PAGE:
While the PTC phase-out will slow wind power down, the introduction of CO2 pricing will provide a welcome boost. When will the US get meaningful CO2 pricing? Certainly not under a Trump presidency, but who knows what happens in the next election. 

A European study found that moderate CO2 prices are best for wind power because it will increase the operating costs of dispatchable thermal power plants. When CO2 prices become high, however, decarbonized dispatchable plants will be required, causing wind value factors to fall. As shown below, this leads to a peak in optimal wind market share at a CO2 price around €30/ton.  

The question of CO2 pricing is a longer-term issue though. As outlined in the preceding points, wind power has more pressing matters to attend to. We are certainly in for an interesting couple of years.

Schalk Cloete's picture

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Roger Arnold's picture
Roger Arnold on August 18, 2018

"Interesting times" indeed.

On the "repowering vs. replacement" issue, one consideration is that, in addition to tower height, spacing between towers is an issue. If new turbines are significantly more powerful than those they're replacing, they need more area per tower. Otherwise, they interfere with one another.

Regarding the low marginal value of added variable RE once penetration has reached levels being approached in California, one timely mitigation strategy is to build more RO desalination capacity. RO facilities can be operated from VRE power resources at near 100% capacity factors. The trick is high pressure water storage. The latter is fed by high pressure pumps that operate as power is available. Pumps are cheap enough that operation at low capacity factors is no problem. Subsequent operation of the RO facility from high pressure stored water is efficient; it bypasses conversion of stored hydraulic energy back to electricity for running high pressure pumps. Power consumption for the RO facility in this mode is a small fraction of what it would be otherwise.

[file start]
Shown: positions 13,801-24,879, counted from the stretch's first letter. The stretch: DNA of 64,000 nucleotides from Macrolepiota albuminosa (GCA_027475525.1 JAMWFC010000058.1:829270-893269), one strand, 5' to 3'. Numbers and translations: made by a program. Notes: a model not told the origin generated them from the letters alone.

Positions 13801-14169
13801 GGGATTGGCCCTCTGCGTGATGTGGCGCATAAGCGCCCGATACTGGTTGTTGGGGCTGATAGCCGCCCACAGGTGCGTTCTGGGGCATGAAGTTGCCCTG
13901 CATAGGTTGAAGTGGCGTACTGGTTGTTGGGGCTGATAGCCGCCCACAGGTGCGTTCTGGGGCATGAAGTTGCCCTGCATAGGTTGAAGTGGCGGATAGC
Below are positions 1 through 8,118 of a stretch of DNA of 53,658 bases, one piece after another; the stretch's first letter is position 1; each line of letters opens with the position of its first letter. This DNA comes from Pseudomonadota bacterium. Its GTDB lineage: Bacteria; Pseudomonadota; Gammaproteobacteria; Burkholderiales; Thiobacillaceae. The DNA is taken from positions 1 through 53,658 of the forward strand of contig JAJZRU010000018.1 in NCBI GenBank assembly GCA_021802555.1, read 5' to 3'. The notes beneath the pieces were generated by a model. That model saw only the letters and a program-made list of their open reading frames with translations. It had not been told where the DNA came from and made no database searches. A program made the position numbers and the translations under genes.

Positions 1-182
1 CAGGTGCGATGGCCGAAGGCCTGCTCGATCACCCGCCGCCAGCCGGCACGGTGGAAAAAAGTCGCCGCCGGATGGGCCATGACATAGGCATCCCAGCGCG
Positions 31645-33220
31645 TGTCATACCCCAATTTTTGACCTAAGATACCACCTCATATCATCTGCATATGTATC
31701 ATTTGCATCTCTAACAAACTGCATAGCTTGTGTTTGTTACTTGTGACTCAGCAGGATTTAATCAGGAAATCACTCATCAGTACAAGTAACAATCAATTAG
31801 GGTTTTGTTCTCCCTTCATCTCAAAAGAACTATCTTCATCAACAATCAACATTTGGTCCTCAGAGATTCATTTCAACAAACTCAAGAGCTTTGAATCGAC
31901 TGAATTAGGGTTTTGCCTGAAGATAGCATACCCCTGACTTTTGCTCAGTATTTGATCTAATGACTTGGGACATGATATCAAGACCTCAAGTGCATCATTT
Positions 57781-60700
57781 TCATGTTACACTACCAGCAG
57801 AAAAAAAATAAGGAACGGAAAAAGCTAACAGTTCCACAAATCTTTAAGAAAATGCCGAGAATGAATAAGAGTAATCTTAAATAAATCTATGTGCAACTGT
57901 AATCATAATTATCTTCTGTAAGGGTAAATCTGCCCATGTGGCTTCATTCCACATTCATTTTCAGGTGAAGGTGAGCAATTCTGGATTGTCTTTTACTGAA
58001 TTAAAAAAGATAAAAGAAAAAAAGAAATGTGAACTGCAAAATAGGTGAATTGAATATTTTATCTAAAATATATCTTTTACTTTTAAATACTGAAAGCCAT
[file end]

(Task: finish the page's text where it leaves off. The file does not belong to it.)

Of course the market for still-expensive RO desalinated water is limited, and the capital cost of the high pressure water storage tanks has to be factored in. TANSTAAFL, I suppose.

Schalk Cloete's picture
Schalk Cloete on August 20, 2018

True that. I guess that, when the time comes to replace the turbines being constructed today, repowering will be easier, but for the next decade or so, it may need to be more expensive replacement and disposal of the entire old turbine and tower. 

Interesting angle about the desalination facilities. The scientific community is coming up with all sorts of ways to use cheap wind/solar energy and it will be interesting to see which ones actually get deployed. The key challenge will be the low utilization factors you mentioned as well as the added cost of low utilization transmission and distribution of peak wind/solar power to these flexible consumers. The key risk is whether wind/solar can be profitable if most of their power is sold at the very low costs required by these proposed solutions.